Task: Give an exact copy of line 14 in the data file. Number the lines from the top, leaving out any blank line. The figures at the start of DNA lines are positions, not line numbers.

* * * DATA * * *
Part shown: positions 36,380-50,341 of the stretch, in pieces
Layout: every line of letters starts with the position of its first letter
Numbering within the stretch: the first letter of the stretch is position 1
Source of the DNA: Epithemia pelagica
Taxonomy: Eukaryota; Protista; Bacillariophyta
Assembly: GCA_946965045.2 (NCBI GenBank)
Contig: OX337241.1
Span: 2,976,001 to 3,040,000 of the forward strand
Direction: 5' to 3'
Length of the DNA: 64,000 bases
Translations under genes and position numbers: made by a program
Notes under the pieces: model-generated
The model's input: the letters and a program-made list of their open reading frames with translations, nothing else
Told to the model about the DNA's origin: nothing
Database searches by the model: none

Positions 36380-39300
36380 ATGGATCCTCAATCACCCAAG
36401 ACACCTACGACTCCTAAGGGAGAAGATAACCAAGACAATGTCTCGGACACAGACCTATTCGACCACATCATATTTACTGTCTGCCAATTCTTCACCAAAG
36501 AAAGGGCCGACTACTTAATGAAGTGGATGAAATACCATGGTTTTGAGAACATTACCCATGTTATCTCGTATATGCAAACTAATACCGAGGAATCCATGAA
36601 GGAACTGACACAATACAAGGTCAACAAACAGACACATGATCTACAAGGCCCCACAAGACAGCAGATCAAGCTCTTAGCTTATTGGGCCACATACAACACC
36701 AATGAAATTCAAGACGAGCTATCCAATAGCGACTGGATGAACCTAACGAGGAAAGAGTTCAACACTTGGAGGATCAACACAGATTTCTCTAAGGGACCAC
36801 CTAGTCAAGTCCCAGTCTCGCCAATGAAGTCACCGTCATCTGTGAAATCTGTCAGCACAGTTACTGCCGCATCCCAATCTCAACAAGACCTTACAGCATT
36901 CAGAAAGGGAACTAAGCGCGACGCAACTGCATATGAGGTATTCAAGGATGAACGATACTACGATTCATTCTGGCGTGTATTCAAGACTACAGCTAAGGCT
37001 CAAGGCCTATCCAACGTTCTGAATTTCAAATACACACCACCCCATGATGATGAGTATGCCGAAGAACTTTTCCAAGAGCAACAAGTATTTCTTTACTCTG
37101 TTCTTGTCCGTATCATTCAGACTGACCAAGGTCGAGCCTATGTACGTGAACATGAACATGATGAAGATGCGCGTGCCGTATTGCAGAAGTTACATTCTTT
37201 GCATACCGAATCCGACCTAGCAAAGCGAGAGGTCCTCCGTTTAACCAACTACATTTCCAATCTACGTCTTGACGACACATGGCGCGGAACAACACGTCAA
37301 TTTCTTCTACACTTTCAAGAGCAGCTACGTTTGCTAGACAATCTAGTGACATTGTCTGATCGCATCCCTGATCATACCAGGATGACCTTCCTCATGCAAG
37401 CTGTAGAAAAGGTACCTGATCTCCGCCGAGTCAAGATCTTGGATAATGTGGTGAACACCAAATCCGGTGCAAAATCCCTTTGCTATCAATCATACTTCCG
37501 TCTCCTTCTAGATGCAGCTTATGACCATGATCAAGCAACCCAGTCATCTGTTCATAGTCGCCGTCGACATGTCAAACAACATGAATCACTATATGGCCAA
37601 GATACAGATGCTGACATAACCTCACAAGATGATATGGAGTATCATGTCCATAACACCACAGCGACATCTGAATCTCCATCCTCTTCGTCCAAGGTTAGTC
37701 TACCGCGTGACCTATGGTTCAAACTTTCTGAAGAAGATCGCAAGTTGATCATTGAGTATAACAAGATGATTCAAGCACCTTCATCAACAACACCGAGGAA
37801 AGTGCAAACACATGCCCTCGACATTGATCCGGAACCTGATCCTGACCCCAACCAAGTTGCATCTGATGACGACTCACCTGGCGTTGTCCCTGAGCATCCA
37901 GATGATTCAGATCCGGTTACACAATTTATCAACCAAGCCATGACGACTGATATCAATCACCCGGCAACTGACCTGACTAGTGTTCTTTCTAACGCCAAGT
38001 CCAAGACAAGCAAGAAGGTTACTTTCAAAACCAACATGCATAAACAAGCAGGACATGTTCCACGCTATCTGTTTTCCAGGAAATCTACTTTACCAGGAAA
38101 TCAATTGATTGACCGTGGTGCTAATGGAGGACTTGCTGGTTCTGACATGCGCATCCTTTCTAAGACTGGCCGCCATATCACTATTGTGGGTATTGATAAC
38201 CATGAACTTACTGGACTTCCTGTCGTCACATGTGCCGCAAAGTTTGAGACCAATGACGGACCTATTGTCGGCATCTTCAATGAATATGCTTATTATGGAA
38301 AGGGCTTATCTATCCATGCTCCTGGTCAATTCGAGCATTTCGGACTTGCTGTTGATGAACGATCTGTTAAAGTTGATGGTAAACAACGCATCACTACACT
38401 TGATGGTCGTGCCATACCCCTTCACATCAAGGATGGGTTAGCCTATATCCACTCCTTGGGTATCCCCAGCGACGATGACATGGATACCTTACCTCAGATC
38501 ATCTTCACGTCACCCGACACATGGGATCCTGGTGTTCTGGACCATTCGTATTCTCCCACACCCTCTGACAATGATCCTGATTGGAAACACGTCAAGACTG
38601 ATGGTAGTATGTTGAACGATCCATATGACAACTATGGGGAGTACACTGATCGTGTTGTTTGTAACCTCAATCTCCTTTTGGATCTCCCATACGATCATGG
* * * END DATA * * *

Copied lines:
Told to the model about the DNA's origin: nothing